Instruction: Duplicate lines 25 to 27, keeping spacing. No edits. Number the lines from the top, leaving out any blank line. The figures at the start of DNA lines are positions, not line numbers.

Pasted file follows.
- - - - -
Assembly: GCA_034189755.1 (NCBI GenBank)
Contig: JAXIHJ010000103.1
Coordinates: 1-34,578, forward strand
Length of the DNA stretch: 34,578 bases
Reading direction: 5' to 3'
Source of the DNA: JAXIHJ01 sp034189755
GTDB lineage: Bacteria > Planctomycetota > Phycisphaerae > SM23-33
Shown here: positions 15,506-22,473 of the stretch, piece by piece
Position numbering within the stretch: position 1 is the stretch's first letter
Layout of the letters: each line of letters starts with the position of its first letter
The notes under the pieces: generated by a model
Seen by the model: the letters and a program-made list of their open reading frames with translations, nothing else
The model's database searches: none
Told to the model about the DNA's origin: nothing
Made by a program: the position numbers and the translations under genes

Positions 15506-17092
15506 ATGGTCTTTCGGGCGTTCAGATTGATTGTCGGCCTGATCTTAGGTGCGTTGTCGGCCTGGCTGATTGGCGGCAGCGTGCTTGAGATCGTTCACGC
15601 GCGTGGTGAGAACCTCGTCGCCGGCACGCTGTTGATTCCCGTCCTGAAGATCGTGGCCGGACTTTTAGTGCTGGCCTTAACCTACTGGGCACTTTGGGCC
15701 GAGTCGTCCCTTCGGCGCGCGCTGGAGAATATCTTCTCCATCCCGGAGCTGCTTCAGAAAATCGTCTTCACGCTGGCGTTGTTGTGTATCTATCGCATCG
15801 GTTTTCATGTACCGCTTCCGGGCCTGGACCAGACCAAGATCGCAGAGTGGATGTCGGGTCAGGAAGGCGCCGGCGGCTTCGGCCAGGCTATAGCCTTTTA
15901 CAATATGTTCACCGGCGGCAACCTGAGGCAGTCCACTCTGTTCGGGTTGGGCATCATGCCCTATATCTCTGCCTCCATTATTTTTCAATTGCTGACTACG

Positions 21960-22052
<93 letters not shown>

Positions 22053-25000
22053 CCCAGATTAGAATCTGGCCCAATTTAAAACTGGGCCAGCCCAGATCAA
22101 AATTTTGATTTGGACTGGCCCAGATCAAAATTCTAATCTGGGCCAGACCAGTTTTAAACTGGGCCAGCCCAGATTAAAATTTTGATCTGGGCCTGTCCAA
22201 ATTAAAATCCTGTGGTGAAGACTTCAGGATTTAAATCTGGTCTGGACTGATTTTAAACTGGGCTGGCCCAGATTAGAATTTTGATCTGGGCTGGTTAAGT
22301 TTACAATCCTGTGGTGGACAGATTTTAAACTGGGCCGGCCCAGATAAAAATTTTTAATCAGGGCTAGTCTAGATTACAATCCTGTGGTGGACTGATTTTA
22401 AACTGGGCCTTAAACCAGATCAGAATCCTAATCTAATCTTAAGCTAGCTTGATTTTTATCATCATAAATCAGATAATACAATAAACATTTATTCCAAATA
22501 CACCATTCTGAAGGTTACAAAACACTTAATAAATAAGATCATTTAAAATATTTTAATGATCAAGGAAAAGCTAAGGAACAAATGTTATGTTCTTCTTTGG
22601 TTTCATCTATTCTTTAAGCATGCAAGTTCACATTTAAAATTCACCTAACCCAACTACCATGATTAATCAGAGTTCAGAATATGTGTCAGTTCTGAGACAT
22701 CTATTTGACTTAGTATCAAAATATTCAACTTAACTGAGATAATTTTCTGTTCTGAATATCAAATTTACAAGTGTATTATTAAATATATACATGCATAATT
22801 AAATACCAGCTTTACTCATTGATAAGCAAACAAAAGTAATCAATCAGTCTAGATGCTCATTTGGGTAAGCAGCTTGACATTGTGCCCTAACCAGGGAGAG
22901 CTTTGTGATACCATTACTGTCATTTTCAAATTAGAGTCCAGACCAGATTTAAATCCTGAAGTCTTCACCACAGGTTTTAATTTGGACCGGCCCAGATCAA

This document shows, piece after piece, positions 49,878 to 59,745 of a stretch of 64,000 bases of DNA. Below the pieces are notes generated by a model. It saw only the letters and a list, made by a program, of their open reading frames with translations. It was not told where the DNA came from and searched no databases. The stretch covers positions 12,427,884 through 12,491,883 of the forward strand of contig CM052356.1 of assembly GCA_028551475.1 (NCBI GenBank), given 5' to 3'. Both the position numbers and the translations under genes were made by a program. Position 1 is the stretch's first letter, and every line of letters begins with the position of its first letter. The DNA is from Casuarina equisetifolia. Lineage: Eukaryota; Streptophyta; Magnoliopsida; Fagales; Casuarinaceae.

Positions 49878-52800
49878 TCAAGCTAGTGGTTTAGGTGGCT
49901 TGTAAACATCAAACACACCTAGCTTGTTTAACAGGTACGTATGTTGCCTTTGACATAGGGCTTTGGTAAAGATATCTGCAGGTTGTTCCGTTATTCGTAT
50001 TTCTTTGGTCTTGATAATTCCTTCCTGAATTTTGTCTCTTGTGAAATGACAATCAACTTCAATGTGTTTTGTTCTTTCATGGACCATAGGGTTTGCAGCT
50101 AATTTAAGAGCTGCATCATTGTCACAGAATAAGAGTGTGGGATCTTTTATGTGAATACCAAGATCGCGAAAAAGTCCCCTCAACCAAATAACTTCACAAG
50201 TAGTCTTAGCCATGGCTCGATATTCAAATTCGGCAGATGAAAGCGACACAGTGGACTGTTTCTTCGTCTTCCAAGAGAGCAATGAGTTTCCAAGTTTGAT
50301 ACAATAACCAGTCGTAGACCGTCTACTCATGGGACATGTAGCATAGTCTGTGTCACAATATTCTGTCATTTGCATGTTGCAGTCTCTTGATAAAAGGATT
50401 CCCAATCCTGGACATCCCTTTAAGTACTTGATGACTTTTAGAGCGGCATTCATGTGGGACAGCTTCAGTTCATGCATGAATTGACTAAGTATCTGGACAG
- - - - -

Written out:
22053 CCCAGATTAGAATCTGGCCCAATTTAAAACTGGGCCAGCCCAGATCAA
22101 AATTTTGATTTGGACTGGCCCAGATCAAAATTCTAATCTGGGCCAGACCAGTTTTAAACTGGGCCAGCCCAGATTAAAATTTTGATCTGGGCCTGTCCAA
22201 ATTAAAATCCTGTGGTGAAGACTTCAGGATTTAAATCTGGTCTGGACTGATTTTAAACTGGGCTGGCCCAGATTAGAATTTTGATCTGGGCTGGTTAAGT